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April 28, 2014

Medical Marijuana Law: Effect in Illinois

Summary:

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Last year, Illinois passed a “medical marijuana” law that became effective Jan. 1, 2014, known as the Compassionate Use of Medical Cannabis Pilot Program Act, 410 ILCS 130/1, et seq. The act allows doctors to recommend and certify the use of medical marijuana by patients who are under the doctors’ care for certain qualifying medical conditions.

Certain rights of employers are affected, but in other ways it will be business as usual for employers. Most notably, employers cannot discriminate against a registered patient on the basis of his or her registration (in most cases). This mandate may require employers to reconfigure their drug policies and certain provisions in their employee handbooks to ensure compliance with the act. Also, there will need to be management training to educate managers and supervisors.

Contrary to what you might first think, the act still permits employers to operate a Drug Free Workplace. Employers are allowed to prohibit possession or consumption of marijuana on their property. Further, the act specifically allows employers to enforce work rules, give drug tests and discipline employees exhibiting signs of impairment while at work. Employees beware! The act is not a license to possess or be high at work.

Based on the rights that employers still retain, it appears inevitable that sticky issues will arise as the act is implemented and employers struggle with compliance as well as enforcing their own policies. For example, while the act expressly allows employers to conduct drug testing, what if an employee’s drug test registers marijuana use, but the test cannot differentiate whether that use was hours, days or months ago? Would refusing to hire that individual be okay as enforcement of a Drug Free Workplace, or would that decision be discriminating against an individual for his or her “status” as a registered medical marijuana patient? Moreover, the law allows employers to maintain a Drug Free Workplace “provided the policy is applied in a non-discriminatory manner.” It is unclear whether patients will be able to assert disparate impact claims arguing that employers’ facially neutral workplace policies have a statistical impact on their “protected class.” Additionally, the law requires that an employee disciplined for exhibiting signs of impairment must be given an opportunity to contest the basis for the determination, but the law does not provide any guidance as to what type of procedural protection the employee must receive. Finally, it is unclear what, if any, interplay this Illinois law will have with the federal Americans With Disabilities Act.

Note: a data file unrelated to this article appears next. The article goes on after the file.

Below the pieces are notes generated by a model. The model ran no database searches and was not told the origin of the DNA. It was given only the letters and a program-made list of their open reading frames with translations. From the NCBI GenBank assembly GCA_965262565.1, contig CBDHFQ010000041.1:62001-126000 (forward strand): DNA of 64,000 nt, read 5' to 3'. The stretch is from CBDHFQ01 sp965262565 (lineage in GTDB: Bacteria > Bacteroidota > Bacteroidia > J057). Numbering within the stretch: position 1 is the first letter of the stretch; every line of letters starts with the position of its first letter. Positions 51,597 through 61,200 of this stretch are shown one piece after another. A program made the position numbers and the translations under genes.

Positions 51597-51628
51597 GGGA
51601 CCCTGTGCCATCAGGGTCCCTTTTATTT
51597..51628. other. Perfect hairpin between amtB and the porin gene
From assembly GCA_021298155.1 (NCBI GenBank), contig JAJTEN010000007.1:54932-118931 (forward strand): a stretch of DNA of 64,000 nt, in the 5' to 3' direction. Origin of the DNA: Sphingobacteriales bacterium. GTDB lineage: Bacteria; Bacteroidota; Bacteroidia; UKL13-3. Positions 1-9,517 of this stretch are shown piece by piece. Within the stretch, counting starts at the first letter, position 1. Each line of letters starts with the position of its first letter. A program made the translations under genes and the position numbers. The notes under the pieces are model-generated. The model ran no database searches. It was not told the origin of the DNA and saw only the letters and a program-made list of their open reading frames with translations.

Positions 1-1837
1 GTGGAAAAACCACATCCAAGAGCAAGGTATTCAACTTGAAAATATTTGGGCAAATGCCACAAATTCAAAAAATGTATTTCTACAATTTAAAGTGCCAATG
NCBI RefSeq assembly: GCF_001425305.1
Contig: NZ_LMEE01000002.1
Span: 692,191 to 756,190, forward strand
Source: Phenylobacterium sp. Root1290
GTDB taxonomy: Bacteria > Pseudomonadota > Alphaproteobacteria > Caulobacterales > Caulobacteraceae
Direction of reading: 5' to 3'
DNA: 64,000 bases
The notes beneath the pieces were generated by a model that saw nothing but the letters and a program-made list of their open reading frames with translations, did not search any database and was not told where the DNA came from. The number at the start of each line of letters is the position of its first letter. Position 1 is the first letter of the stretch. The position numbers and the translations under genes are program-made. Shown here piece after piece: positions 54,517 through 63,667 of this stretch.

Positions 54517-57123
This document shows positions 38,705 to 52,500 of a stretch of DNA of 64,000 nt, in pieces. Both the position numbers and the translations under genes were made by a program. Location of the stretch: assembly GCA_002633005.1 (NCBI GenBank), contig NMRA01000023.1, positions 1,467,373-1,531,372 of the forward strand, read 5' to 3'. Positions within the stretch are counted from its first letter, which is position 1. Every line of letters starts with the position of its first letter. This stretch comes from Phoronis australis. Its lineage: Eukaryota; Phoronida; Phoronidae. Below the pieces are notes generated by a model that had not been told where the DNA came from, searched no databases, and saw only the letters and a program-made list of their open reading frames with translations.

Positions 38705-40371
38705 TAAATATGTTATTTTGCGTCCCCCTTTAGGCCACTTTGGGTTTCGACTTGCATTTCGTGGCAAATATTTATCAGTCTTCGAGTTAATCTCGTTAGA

Unfortunately, we believe that many of the gray areas surrounding the act will likely be resolved through future litigation. To make sure your clients are prepared, we suggest that you have a lawyer review your policies and procedures and provide training to your management personnel. Also, ensure that your clients have a robust Employment Practices Liability policy in place that will respond and defend the employers in case they are faced with a discrimination suit in relation to violation of the act.

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About the Author

Laura Zaroski is the vice president of management and employment practices liability at Socius Insurance Services. As an attorney with expertise in employment practices liability insurance, in addition to her role as a producer, Zaroski acts as a resource with respect to Socius’ employment practices liability book of business.

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